It’s rare to find a project without a deadline. Due dates and deadlines drive the entire project management process. I’m not talking about the dates for each task (which is wise to avoid), but dates that drive task priorities.
Projects can have a single date for completion and for important milestones like progress payments, client reviews, feature releases, etc. These are the dates. The important ones. Where we get paid.
Managing (and meeting) the dates and deadlines in a project is touchy even for the teams that see each other every day. In a previous post, I talked about the communication problems of distributed teams and the importance of managing content. Dates are often the most important bit of content to get right.
Distributed teams have a much more difficult time with due dates and deadlines for the following reasons:
Haystack Syndrome: The amount of data, unimportant and important, coming from multiple sources overwhelms team members so no one can form an accurate picture of the true progress. How to find the most critical bit of information that affects the deadline? Project teams spend a lot of time sifting through data, working to identify the most important. When they’re far apart, just finding the data is a challenge.
Reliability: Project managers need to ensure that their whole team has the correct information that affects delivery and deadline dates. Team members in distributed teams sometimes withhold information, obscure the real situation, or delay providing negative information, hoping that the situation gets better. This is particularly true working in cross-cultural teams, where delivering bad news can create a problem in a local team.
Inconsistent vision: Most people work in their own bubble of their own tasks, unaware of the big picture of the project and how their work fits. What is important is not always recognized.
Managers of remote teams are often frustrated with their inability to get traction on meeting deadlines. The challenge is to get the entire team focused on a common set of objectives – including dates. If you’re not present in the work area, the number of options is fairly limited.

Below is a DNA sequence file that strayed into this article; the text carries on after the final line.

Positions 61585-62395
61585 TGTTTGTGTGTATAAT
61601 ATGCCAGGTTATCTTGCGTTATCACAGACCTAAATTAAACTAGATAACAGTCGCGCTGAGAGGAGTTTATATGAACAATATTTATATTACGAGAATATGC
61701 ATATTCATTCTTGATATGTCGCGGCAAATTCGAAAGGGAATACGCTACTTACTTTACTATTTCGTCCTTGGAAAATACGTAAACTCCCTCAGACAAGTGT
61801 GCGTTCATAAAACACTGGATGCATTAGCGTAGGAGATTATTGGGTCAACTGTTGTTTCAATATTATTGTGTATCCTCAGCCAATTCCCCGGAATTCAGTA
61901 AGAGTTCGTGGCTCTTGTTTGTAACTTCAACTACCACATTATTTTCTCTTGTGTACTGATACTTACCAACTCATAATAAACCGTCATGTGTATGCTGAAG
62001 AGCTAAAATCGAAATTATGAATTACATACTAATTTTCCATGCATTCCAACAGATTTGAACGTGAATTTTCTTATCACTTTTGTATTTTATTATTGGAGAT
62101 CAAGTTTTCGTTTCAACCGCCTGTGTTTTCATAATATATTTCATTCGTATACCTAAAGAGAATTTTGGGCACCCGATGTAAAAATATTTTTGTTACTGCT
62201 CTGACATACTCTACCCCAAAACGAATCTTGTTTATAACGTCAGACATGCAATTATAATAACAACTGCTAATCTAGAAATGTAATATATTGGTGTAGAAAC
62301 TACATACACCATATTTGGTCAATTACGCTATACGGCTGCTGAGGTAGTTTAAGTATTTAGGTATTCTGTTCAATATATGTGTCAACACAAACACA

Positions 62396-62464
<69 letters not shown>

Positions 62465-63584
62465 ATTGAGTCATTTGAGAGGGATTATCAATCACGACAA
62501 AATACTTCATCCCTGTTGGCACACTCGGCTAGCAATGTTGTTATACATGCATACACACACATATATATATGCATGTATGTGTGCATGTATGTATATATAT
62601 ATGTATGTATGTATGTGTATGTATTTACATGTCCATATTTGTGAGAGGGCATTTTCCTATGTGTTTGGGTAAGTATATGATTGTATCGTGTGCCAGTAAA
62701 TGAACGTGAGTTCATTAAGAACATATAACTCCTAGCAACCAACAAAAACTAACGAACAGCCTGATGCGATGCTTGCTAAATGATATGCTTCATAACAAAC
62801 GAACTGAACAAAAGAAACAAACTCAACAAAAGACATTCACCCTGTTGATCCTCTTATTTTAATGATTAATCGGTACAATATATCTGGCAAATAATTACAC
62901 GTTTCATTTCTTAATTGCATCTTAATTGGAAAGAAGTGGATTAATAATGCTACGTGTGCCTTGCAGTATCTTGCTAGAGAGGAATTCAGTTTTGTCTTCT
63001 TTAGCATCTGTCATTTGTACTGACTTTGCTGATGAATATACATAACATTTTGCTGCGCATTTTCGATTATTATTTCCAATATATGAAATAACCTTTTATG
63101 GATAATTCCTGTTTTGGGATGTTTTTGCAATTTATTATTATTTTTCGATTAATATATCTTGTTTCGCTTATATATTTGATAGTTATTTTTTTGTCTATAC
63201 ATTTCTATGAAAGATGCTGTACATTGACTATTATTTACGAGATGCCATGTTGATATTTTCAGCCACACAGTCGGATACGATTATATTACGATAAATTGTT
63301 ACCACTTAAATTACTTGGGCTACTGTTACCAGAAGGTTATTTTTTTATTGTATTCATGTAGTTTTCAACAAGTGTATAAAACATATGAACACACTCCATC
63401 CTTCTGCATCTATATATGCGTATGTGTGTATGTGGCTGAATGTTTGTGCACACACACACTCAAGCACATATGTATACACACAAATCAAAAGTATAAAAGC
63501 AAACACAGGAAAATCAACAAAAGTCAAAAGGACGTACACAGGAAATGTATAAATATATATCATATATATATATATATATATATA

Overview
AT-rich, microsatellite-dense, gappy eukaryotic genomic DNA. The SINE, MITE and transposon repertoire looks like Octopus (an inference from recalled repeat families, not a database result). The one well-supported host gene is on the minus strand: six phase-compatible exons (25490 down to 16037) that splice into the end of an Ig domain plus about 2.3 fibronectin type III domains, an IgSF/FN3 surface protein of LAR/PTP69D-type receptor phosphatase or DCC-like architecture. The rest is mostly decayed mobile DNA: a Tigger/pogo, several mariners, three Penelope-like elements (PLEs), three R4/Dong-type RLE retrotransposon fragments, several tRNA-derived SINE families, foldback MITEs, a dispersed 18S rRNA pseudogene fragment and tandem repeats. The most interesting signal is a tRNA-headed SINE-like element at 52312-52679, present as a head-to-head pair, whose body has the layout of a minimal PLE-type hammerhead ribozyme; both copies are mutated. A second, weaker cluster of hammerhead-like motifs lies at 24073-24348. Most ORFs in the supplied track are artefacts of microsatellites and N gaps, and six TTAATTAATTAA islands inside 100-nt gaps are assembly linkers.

Project managers need a tool one that provides a
-Single consistent window for seeing progress across all task elements and locations, in real time
– Shared view of project status
-Shared view of the obstacles
-Shared understanding of the work to be done to overcome those obstacles
One of our clients found itself a victim of success, struggling to meet critical delivery due dates for a new product that had much higher demand than forecasted. The company had components from 5 different suppliers tested by 2 different subcontractors. Part of the solution we helped them implement was a visual project board. It was good for the local team, but the need for remote collaboration was critical. We developed and implemented a date – driven visual project board web app that allowed every team member at remote suppliers to see the project’s status, identify the critical bits of information, and collaborate (without losing face) on accelerating progress. Getting everyone on board with the same deadlines was a critical element in the success of the project, which in the end resulted in improvements in product flow and delivery reliability. They also found 5 times more capacity, quadrupled output, and reduced lead-time by 23%. And of course, most importantly, the delivery dates were achieved. And they got paid. A lot. You can get more detail on the viewpoint case study here
Read more about our solutions to the problems distributed teams face and other success stories of the solution implementations in our new eBook, Remote Control: How to Get Productive Teamwork from Distributed Project Teams